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#BetterInRed: 10 questions you need answered about exercise

#BetterInRed: 10 questions you need answered about exercise

CSU Red Runner and student, Wes.
CSU Red Runner and student, Wes.

Our resident academic expert Dr Cheyne Donges from the School of Exercise Science, Sport and Health in Bathurst is back to answer your questions about how to kick start your exercise habit.

  1. What counts as exercise?

Any planned physical activity that you’re doing to achieve a health benefit.

But most importantly just do something!

  1. How often should I exercise?

Every second day is a good starting point. If you plan to exercise at least three times time per week then it will become a good habit.

Also, having no more than one day off in between your exercise will also mean that you won’t have to start back at square one physically every time, but you’ll still get some recovery time.

  1. How long should I exercise for?

If you’re new to exercise or returning after a long break, 30 minutes per session is plenty.

If you don’t feel up to doing 30 minutes in one hit you can break it up into two sessions. Park your car 10 or 15 minutes away from uni then walk in at the start of the day and out at the end and you’ll have done nearly 30 minutes of planned exercise.

  1. What intensity should I exercise at?

The habit is more important than the intensity. Especially when you’re starting out. Just complete the 30 minutes, then worry about the intensity in a few weeks’ time.

That said, your exercise should be intensive enough to elevate your breathing and provide some challenge to your muscles.

  1. How should I feel during exercise?

You should feel in control and definitely not in pain.  Aim for some middle ground between comfort and discomfort. It’s a workout, it’s not meant to be cruisy.

Be aware of how your body feels. The more you exercise, the better your perception of this will get. You’ll notice that every day is different and your body feels different each time you exercise. Tune in and listen to how your body feels.

  1. Should I do the same thing for all my exercise sessions?

It depends if you have very specific goals for your exercise.

If it’s to improve your overall fitness then having some variety in the types of exercise you do will give you the best overall results in terms of balanced fitness across strength, cardio-respiratory fitness and flexibility.

  1. When should I increase the intensity or duration of my exercise?

Not yet. Just complete your 30 minutes three times per week for the first four weeks, and then worry about intensity later.

It can be quite tricky to find the exact sweet spot between being too comfortable and being too challenged so you’ve got to get in the habit of regular exercise first.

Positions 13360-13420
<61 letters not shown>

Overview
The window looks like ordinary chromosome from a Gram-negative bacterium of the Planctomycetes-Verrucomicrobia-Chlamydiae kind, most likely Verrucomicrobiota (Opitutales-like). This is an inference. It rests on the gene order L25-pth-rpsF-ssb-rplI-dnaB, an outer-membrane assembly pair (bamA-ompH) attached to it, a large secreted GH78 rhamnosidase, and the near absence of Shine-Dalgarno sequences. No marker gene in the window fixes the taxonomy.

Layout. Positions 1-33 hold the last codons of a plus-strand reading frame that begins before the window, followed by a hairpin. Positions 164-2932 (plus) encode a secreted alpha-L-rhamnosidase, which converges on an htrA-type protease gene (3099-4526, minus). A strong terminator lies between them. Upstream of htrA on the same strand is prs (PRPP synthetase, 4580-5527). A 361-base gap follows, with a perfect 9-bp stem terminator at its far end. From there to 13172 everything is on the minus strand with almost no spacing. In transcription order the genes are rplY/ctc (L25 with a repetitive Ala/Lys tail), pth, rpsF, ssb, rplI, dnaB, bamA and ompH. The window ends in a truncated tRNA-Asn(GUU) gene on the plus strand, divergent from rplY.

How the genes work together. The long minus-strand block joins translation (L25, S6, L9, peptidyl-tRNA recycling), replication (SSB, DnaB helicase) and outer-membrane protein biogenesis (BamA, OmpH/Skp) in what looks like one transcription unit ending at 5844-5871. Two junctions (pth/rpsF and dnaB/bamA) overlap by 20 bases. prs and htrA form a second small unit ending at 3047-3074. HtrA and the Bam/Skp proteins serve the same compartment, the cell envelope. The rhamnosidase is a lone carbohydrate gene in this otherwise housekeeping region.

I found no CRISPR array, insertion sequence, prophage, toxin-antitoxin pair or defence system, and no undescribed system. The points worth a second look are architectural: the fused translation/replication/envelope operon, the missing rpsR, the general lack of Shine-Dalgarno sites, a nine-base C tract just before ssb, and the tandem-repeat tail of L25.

Once you notice you’re coping with the exercise sessions a bit better and you feel like you have more energy, then you can increase the intensity a little.

  1. When do I see results?

For the first three weeks to one month of an exercise program you will generally see little to no physical changes.

But you can be assured it is having an effect. It might not be visible but the benefits of exercise are certainly underway and you may feel an immediate psychological boost.

This question is a big one and we’ll have a whole post on results and what to expect coming up next week.

  1. Does exercise improve my sleep?

The scientific jury is actually out on this one. Mostly because sleep is a very individual thing.

Overall the general thought on exercise and sleep is that it doesn’t make it worse and it can be beneficial to your sleep to do some exercise, provided you pick a time of day that suits you.

Some people find that intense exercise in the afternoon or evening can be a bit too stimulating (thanks adrenaline!) which then makes it difficult to fall asleep, so they’re better off exercising in the morning. For others it’s not a problem. So just make sure to exercise at a time that works for you.

  1. I hate running, what else can I do?

Running is hard. It’s ok to admit that. And it takes time and effort to build up to the point of enjoying running. But it is still one of the best cardio workouts you’ll get.

So, if you can run, great. If not, there’s other options.

Firstly, try mixing up your running with walking – do 100 metres of running followed by 300 metres of walking and repeat for the whole 30 minutes.

Then build up over a couple of weeks, gradually but progressively increasing your running distances while simultaneously reducing the length of your walking intervals.

The second option is to do brisk walking for a full 30 minutes. Swing your arms power walk style if you can. Try not to look too ridiculous.

Kel and Kath Knight - brisk walking. Retrieved:

The third option is cycling, preferably on an actual bike not a stationary one in the gym.

Cycling outside gives you a breeze from moving through the world and the natural variance of the terrain you ride over means you get occasional breaks (there’s none of those in running). Your body weight is supported in cycling too and you can regulate your own speed.

Lastly, find a sport or group activity that you love that happens to involve running, without it being just ‘going for a run’ – think squash, singles tennis, soccer, AFL.

#BetterInRed is all about getting the most out of university life by looking after your health and wellbeing. It is an exercise challenge that will run for eight weeks from Monday 6 March.

So, lace up, get out and challenge yourself to complete 30 minutes of exercise three times per week. Share your exercise using #BetterInRed and you could win some great prizes!

Find out more at social.csu

This is an SSAF funded initiative
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